Proposed Digital Identity Law seeks to Modernize USA’s Lagging Digital Identity Infrastructure

On September 11, Representatives Bill Foster (D-IL),  John Katko (R-NY), Jim Langevin (D-RI), and Barry Loudermilk (R-GA) introduced the bipartisan Improving Digital Identity Act of 2020. The proposed law is envisioned as a way to create a national standards framework and unified database for verifying consumer identities in digital channels. In particular, the bill calls for the establishment of a task force to bring together key federal agencies with state and local government representatives to develop secure methods for government agencies to validate identity attributes. The goal is to protect the privacy and security of individuals and support reliable, interoperable digital tools in the public and private sectors.

The goal is to protect the privacy and security of individuals and support reliable, interoperable digital identity verification tools in the public and private sectors.

The Act would further direct the National Institute of Standards and Technology (NIST) to create a new framework of standards to guide government agencies when providing digital identity verification services – placing an emphasis on privacy and security. And, under the law, there would be a grant program within the Department of Homeland Security to allow states to upgrade the systems they use to issue drivers’ licenses and other types of identity credentials.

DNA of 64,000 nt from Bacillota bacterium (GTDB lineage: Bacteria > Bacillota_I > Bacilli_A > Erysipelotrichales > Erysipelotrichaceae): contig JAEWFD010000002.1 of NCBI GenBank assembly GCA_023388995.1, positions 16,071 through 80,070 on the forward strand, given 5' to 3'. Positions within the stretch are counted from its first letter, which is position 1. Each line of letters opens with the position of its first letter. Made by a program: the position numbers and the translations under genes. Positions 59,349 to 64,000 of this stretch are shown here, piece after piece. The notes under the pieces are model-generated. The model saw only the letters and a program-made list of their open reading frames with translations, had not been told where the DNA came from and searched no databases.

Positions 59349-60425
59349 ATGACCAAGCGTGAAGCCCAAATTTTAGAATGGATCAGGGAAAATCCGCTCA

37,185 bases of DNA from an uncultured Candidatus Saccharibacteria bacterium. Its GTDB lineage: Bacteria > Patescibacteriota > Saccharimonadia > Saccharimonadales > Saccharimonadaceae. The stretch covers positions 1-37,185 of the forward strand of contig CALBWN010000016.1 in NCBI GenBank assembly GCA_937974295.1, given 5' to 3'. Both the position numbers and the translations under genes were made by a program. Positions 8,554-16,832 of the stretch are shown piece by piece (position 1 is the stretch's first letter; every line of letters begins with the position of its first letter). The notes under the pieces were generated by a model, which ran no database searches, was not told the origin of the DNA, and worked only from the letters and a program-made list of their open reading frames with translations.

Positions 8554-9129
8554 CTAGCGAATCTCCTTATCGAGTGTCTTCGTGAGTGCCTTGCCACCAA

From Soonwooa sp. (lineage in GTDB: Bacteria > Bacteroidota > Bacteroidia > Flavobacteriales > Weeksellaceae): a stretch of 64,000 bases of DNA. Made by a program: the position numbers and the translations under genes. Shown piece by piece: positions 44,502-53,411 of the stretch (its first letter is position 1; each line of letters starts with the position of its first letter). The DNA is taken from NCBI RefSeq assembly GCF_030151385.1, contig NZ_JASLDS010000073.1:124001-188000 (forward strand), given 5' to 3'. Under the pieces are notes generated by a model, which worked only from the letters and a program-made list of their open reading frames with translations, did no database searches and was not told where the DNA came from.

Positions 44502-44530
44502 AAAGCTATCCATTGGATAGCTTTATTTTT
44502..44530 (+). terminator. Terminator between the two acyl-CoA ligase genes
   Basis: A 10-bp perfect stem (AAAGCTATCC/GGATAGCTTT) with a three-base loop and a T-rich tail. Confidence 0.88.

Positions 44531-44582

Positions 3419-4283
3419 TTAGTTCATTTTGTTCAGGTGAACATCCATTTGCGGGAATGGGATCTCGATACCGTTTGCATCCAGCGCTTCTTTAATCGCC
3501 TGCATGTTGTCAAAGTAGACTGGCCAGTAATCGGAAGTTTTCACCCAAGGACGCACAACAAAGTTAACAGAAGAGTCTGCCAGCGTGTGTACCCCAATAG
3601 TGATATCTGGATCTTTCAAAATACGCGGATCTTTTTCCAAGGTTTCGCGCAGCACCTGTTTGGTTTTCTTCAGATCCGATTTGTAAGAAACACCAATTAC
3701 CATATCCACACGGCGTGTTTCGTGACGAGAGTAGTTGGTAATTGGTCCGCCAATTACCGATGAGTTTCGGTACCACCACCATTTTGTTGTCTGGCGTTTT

The legislation comes at a critical time. COVID-19 has forced Americans to rely on digital platforms for everything from their banking, to healthcare, to accessing government programs, which puts their PII at greater risk of being stolen.

The legislation comes at a critical time. COVID-19 has forced Americans to rely on digital platforms for everything from their banking, to healthcare, to accessing government programs, which puts their PII at greater risk of being stolen.  As Congressman Foster put it, “This bill is a much needed first step to ensuring the United States catches up with the developed world on digital identity. Congressman Loudermilk similarly noted, “COVID-19 has caused a lot of change in the way Americans live, work, and provide for our families, and we have become even more reliant on digital commerce platforms. But with more Americans going online to purchase basic life necessities, this also means more Americans’ personally identifiable information [PII] is at risk of being stolen

“For far too long the United States has lacked a comprehensive digital ID strategy.” – Michael Magrath, Director, Global Regulations & Standards at OneSpan

Cybersecurity industry reaction has been positive. According to Michael Magrath, Director, Global Regulations & Standards at OneSpan, an anti-fraud and digital identity solutions provider, “The Improving Digital Identities Act is an exciting piece of legislation. For far too long the United States has lacked a comprehensive digital ID strategy. With skyrocketing rates of identity theft and fraud occurring in digital channels, and billions of consumer credentials and PII exposed on the Dark Web, businesses and government agencies need better methods for verifying consumers’ identities during online transactions.” He then added, “The Improving Digital Identity Act will do just that, by creating a governmentwide approach to developing secure and interoperable methods for digital identity verification in both the public and private sectors.”

 

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